Posted by Jonathan J. Miller -Sunday, January 27, 2008, 11:06 PM
Here’s a sobering CBS 60 Minutes story that ran on Sunday night covering the subprime mortgage situation. Its centered around the Stockton, CA housing market, which has one of the highest foreclosure rates in the country.
One of the best portions of the show was the narration of the process provided by Jim Grant of Grant’s Interest Rate Observer. For those who didn’t understand the problem, they should now. (I had the pleasure of a call by Mr. Grant a few weeks ago.)
“What do you mean by free money?” Kroft asks Jim Grant, the editor of “Grant’s Interest Rate Observer” and one the country’s foremost experts on credit markets.
“I mean free money. I mean you had to apply not to get a loan, almost. Sometimes you have to apply to get a loan, you almost had to apply not to get one,” Grant says.
The dot map created by Foreclosure Radar representing properties that were non-performing or in foreclosure was incredible.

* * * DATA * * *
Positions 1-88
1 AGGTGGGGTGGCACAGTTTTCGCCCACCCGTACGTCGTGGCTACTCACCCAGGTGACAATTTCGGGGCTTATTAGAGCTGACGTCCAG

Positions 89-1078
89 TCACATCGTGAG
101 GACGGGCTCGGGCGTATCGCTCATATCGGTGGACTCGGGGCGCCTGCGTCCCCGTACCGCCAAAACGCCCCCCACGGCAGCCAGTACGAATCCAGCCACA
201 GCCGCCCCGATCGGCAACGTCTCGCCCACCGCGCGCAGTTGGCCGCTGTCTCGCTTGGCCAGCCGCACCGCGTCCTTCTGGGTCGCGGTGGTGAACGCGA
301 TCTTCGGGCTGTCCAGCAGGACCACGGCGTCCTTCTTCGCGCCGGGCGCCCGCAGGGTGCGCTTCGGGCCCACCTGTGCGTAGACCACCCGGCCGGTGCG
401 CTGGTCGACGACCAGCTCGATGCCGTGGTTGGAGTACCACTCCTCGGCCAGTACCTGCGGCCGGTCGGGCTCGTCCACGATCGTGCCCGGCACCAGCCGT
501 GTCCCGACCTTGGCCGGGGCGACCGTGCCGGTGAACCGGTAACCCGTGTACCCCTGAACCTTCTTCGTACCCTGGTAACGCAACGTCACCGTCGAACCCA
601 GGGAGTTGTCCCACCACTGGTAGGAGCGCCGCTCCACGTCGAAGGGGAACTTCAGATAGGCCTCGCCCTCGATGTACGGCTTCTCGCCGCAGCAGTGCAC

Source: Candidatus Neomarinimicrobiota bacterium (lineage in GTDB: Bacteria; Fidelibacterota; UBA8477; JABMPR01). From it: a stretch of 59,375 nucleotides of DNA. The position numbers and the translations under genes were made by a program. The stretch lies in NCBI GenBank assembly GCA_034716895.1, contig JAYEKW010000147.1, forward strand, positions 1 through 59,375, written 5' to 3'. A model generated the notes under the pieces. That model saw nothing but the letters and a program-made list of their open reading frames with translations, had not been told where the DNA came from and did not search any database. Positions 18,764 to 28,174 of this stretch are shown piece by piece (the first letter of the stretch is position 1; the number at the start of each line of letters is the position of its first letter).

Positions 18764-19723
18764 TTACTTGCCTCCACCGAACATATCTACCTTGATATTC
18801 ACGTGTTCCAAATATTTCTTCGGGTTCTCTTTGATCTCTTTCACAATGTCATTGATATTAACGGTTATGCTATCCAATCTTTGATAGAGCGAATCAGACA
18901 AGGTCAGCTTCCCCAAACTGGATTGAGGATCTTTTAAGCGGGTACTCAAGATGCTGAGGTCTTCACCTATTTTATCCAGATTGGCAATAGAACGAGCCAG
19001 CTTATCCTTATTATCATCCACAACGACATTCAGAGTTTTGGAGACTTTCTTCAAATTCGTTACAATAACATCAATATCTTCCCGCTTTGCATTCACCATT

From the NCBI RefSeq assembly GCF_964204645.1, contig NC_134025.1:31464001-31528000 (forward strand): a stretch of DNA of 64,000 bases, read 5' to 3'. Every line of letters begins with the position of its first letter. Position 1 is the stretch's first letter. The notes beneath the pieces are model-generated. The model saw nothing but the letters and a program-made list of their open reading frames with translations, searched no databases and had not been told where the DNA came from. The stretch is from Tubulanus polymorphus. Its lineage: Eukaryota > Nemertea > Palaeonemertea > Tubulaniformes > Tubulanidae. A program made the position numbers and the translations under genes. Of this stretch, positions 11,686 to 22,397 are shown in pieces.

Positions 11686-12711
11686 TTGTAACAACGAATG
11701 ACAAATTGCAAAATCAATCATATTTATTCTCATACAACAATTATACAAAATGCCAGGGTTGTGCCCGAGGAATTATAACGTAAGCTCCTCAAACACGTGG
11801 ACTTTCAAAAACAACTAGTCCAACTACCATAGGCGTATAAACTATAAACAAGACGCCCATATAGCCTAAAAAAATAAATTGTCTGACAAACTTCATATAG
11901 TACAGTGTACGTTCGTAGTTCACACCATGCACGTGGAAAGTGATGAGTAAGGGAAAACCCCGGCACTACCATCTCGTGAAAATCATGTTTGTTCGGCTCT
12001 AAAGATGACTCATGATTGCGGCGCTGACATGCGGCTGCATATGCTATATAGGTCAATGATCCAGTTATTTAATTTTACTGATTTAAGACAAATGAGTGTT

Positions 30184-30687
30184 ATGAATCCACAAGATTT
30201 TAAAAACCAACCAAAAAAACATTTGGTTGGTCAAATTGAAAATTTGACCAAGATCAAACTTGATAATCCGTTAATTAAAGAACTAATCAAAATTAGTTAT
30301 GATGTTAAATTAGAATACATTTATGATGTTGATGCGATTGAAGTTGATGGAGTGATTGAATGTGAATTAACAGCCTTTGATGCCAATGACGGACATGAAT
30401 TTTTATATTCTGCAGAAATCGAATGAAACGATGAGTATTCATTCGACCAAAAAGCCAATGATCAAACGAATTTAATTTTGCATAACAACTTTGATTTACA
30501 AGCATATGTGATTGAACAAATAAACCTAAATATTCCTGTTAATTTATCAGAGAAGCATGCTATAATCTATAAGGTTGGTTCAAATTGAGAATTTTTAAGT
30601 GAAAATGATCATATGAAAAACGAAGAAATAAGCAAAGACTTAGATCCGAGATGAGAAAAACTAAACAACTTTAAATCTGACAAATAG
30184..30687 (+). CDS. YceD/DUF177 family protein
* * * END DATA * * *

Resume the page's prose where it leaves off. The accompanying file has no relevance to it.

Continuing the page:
My takeaways from the presentation were:
- The foreclosure trend has a long way to go.
- Because investors/owners found it so easy to finance these loans, there doesn’t seem to be a moral obligation to stick with the property and pay off the debt. Just walk away. Its a business decision.
- Who really owns the property or is the actual creditor? Not clear.
No one is to blame for this problem, yet everyone is to blame:
- borrowers for being naive
- purchasers for being greedy
- banks for loosening their lending standards
- Wall Street for creating securitization so complicated even they could not understand them
- real estate agents who fueled the flames
- regulators who were no where to be found
- appraisers who simply went along with the process
- mortgage investors who bought paper without understanding what they were buying…
and so on and so on.